spouse

Reference group Child of the head of the

household

0.055 (1.51) 0.096 (2.58) 0.005 (0.12) 0.069 (0.83) Not child of the head of

the household

−0.363 (−6.87) −0.333 (−6.14) −0.221 (−2.90) −0.307 (−2.26) log (household income) 0.323 (32.74) 0.331 (32.33) 0.180 (14.72) 0.223 (9.77)

×Child of the head of the household

0.185 (4.49) 0.206 (4.74) 0.081 (1.95) 0.123 (1.64)

×Not child of the head of the household

0.305 (3.51) 0.315 (3.55) 0.057 (0.55) 0.078 (0.43) No. of household

members1/2 −

0.317 (−14.17) −0.345 (−15.19) −0.254 (−8.38) −0.258 (−4.66)

Age categories Included

Employment status Included

Year effects Included

No. of observations 133952 133952 133952 106053

Notes:In the conditional (fixed-effects) logistic regression, the dependent variable is equal to one if reported life satisfaction is higher than 7. Variables not shown for age categories (seven variables), employment status (eight variables), place of residence (Old or New German Laender) and nationality (two variables).T-values in parentheses. Data source: GSOEP.

according to the pooled regression both groups profit more from higher household income than the head of the household or their spouse. These latter interaction terms are included in order to take into consideration that household income before and after marriage may capture rather different resources.8Household income after marriage is supposed to be almost entirely controlled by the respondent and also earned to a large extent by the two spouses. Income equivalence is constructed by a variable for the number of household members. Further control variables capture age (seven variables), employment status (eight variables), place of residence (old or new German Laender) and nationality (two variables). In order to control for underlying time patterns, dummy variables for the last 16 waves are included.

In the first regression inTable 1, ordinary least squares (OLS) estimations are reported. Thus, it is implicitly assumed that the answers on the ordinal scale can be cardinally interpreted. While the ranking information in reported subjective well-being would require ordered probit or logit

8 Annual household income is in thousands of 1999 German Marks and adjusted for differences in purchasing power between Western and Eastern Germany.

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regressions, a comparative analysis shows that it makes virtually no difference whether responses are treated ordinally or cardinally in a microeconometric happiness function. In the second regres-sion, results of an ordered logit estimation are presented. Coefficients are directly comparable in their relative size with the estimated partial correlation in the OLS estimations. For example, the ratio between the partial correlation of marriage and education is 1:1.02 in the OLS model, while it is 1:1.09 in the ordered logit model. The 11 categories of the dependent variable indeed seem to mitigate potential problems from assuming continuity.9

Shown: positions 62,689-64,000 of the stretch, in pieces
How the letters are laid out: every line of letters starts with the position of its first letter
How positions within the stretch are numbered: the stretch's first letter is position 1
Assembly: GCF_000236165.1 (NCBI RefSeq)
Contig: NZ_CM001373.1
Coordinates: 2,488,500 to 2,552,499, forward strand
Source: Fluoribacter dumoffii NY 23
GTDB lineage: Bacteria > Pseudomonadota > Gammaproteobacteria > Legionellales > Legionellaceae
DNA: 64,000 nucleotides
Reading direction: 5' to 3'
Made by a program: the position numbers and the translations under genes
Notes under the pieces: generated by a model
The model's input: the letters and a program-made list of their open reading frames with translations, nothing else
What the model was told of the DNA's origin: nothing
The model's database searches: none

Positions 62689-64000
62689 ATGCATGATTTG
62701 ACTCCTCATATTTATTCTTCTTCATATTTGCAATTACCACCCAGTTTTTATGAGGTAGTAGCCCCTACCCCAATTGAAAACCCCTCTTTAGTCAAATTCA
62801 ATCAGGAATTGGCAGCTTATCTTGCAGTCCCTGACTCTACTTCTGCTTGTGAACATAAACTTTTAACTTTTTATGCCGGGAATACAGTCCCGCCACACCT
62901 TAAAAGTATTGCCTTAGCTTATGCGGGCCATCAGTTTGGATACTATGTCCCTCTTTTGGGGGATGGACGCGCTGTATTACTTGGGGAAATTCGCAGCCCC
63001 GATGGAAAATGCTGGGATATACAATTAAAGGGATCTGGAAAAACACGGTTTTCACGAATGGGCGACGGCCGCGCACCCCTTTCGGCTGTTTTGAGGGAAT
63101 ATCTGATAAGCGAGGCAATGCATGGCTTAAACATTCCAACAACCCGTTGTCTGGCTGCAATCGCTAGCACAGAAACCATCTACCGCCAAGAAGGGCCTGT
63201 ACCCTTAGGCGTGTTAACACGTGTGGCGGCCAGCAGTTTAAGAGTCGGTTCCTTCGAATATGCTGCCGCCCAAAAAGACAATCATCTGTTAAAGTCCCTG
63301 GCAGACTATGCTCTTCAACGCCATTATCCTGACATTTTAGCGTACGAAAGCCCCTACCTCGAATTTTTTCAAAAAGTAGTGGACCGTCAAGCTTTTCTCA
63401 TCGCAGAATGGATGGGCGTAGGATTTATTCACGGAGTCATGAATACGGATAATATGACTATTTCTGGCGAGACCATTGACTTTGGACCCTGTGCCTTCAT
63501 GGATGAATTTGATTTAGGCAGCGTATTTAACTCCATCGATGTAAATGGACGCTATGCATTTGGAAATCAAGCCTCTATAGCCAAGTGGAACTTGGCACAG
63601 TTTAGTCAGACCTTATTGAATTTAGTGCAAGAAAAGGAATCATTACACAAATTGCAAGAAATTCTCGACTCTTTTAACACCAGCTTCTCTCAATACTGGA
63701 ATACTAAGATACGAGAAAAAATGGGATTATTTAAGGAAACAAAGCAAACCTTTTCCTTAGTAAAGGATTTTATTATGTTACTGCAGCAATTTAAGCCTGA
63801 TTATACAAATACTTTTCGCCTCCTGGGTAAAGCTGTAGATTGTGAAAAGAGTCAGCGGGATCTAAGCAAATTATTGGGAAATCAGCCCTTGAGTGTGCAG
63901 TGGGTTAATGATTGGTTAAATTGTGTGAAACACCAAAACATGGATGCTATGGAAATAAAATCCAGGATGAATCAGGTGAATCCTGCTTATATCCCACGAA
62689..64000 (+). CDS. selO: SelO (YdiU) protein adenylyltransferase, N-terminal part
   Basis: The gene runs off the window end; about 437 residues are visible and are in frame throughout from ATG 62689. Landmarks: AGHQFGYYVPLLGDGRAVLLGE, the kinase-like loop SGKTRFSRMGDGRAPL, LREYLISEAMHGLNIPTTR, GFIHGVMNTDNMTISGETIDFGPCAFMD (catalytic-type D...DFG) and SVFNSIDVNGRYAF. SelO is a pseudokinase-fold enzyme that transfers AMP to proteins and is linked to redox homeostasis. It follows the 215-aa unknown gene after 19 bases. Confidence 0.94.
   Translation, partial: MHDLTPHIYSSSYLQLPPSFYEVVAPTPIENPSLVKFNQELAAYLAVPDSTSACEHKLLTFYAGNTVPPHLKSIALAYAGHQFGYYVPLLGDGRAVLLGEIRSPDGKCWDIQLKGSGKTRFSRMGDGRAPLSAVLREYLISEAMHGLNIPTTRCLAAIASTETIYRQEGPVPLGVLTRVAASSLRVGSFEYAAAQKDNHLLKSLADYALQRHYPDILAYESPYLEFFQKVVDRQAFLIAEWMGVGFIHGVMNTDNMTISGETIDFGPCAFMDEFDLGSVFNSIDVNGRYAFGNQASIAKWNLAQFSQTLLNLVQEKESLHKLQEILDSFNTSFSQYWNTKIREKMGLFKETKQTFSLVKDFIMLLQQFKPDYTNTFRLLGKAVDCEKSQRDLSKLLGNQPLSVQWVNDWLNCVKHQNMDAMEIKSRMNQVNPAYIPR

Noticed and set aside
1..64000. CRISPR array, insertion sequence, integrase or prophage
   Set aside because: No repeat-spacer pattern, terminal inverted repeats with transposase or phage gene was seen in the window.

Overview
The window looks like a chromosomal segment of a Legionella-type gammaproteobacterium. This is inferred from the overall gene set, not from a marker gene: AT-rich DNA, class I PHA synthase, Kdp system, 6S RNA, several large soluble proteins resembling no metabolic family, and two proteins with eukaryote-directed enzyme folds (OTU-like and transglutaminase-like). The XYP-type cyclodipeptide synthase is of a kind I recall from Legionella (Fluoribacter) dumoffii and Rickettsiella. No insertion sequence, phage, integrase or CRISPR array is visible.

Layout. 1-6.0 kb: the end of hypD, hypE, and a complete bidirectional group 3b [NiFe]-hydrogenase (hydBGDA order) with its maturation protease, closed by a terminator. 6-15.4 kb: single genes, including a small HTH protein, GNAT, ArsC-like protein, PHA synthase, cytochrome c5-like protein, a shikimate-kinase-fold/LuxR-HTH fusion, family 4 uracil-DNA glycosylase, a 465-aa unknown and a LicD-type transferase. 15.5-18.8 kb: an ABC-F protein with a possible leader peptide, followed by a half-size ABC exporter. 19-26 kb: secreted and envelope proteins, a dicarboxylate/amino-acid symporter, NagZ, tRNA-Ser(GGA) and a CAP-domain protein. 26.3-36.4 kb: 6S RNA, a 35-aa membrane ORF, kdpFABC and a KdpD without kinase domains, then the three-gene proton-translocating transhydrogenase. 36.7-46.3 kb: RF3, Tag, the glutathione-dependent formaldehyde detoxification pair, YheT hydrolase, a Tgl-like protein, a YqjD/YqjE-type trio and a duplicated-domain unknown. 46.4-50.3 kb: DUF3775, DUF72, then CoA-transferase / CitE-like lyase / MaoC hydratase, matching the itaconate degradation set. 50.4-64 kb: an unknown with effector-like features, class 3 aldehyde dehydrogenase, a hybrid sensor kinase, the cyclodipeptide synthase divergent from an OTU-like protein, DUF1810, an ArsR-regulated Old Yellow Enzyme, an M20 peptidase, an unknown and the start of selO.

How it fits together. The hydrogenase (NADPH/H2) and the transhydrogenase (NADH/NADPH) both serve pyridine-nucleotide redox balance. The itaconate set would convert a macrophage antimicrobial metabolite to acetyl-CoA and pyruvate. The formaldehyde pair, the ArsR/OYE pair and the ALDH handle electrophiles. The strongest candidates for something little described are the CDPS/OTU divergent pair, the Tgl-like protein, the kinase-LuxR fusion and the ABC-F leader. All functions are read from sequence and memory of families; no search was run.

The variables discussed above provide the set of control variables that are applied throughout the paper. However, it is not enough to control for possibly correlated variables in order to estimate the effect of marriage on subjective well-being. It has been shown that particular personality traits, e.g. extraversion, go with systematically higher happiness ratings (DeNeve and Cooper, 1998). It is very likely that the same people also have a higher probability of getting married or staying married. Thus, selection effects are expected to bias the results for marriage and other variables in simple pooled regressions. A first step in order to get more reliable estimates is to take advantage of the fact that the same people are re-surveyed over time. A panel allows for estimating the effect of a change in the marital status for one and the same person. These within-the-individual effects are independent of time-invariant personality factors and can be averaged across individuals. Technically, the estimator takes a time-invariant base level of happiness for each individual into account (fixed effect).10The corresponding results are presented in the fourth column ofTable 1. The positive and sizeable effect of being married rather than single remains. Thus, the positive correlation in the baseline estimation cannot simply be explained by a selection of happier people into marriage. Compared to the effect of becoming unemployed or finding a job (=0.67, not explicitly shown inTable 1), the effect of marriage is even relatively bigger in the fixed-effects specification than in the pooled estimation.

The last estimation inTable 1studies the marriage effect with the most flexible specification. Using a conditional (fixed-effects) logistic estimator, both the ordinality of the dependent variable, as well as the possibility of individual specific anchors are taken into account. For this estimation, the dependent variable is set equal to one if reported life satisfaction is higher than seven and zero otherwise. The estimate shows again a positive correlation between being married and reported life satisfaction.